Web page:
Guitars are what Greenwood knows best, and his original score for Jane Campion’s sublime film starts with one, the twangy, rhythmic strum of “25 Years” introducing the audience to this world where secrets and feelings lie deep and toxic masculinity runs rife. The track’s slightly off-key tone and intense, sudden strings signal that things aren’t quite as they seem. This is, in the most obvious sense, what original scores need to do: enhance and support the world, story and character dynamics as best it can.
Greenwood’s original score flits from iterations on “25 Years” to grander, predictably Western brass sections with songs such as “Requiem for Phil” and right into the dramatic string-based intensity of climactic tracks like “They Were Mine”. He also finds time for beautiful piano music in compositions like “West Alone”, which give the film it’s much-needed break from the toxicity and bullying into its happier sections. His original score for The Power of the Dog may well be his best work yet, and is certainly his most complete and well-rounded.
1. C’MON C’MON
If you want 33 minutes and 16 seconds of relaxing music to put on, look no further than the original score for C’mon C’mon. This is not to reduce this score in any way in suggesting it will float away as background music, more that its soulful, beautiful strength remains unrivalled by any other original film score released this year. Twin brothers Bryce and Aaron Dessner, best known as members of rock band The National, here helm the scoring duties for their first mainstream film. And if it’s anything to go by, their careers in a filmic sense are about to take off, and then some.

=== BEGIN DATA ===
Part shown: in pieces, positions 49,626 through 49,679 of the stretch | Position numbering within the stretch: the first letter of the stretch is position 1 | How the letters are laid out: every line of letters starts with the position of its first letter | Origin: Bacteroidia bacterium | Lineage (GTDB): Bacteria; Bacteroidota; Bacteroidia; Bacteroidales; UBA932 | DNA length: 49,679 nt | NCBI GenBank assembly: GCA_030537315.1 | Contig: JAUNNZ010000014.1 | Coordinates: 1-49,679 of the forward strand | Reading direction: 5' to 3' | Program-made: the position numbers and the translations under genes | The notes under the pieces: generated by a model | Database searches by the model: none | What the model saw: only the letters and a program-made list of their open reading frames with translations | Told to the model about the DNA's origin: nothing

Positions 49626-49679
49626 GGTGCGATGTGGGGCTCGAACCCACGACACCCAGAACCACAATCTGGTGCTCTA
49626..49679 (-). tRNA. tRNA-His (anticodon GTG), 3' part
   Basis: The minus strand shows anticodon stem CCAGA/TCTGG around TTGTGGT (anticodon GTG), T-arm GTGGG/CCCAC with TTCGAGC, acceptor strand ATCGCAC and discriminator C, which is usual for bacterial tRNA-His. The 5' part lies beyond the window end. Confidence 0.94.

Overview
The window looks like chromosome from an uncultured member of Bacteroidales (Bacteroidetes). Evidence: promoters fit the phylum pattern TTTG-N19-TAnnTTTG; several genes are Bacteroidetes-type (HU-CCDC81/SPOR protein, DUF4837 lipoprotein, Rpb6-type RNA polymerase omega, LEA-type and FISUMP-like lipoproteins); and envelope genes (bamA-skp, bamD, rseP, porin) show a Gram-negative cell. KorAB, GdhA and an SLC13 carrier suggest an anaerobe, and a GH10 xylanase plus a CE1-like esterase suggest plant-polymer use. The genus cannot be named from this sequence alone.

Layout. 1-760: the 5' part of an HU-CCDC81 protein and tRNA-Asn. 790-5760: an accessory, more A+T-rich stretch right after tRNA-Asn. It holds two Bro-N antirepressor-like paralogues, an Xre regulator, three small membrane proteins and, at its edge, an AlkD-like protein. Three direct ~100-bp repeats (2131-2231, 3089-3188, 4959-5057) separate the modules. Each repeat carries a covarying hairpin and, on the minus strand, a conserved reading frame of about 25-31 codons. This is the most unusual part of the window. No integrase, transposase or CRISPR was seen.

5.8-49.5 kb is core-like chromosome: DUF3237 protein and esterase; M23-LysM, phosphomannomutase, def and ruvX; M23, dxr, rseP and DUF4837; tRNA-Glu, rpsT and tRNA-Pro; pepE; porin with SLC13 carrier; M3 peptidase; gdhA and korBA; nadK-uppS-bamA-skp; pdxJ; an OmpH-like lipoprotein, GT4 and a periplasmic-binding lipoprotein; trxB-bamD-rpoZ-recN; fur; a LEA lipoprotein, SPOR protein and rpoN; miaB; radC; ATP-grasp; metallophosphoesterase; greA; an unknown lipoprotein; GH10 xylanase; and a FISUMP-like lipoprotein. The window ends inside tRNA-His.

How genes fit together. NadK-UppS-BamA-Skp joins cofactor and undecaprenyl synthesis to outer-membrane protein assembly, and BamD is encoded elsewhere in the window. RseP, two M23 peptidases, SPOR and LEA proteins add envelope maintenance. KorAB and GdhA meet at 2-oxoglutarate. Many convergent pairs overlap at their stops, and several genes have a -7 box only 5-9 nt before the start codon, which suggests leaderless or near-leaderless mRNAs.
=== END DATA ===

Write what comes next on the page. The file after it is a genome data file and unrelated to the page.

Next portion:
Shot in a dreamy, nostalgic black-and-white and directed with a real human angle by Mike Mills, C’mon C’mon is about family, and more specifically the relationship between Johnny (Joaquin Phoenix), his nephew (Woody Norman) and sister (Gaby Hoffmann). Heartbreak, laughter, happiness, honesty, realism: it’s all here. The Dessner’s original score fits seamlessly into the film’s aesthetic, slotting into proceedings to accompany the film as it envelops the audience like a warm hug.
The upbeat piano music of opener “Here They All Come” makes way for sombre tracks such as “Happy Sad Empty Full”, with musician Feist adding glorious vocals on songs such as “Who’s Taking Care of Jesse?”. Even when C’mon C’mon shows characters emotionally struggling, Mills always finds a way to shine a humanistic brightness onto proceedings, and the Dessner twins’ original score is no different. The film frequently falls into montages, capturing American cities like New York in a lived-in but ethereal way, all the while backed up by voiceovers from children giving their thoughts on today’s society and what the future looks like. The original score is ever-present as a hovering, genial presence; it floats in the background so delicately, imbuing everything with warmth, humanity and a certain magic that is so very difficult to create, marking it out as the best original film score of 2021.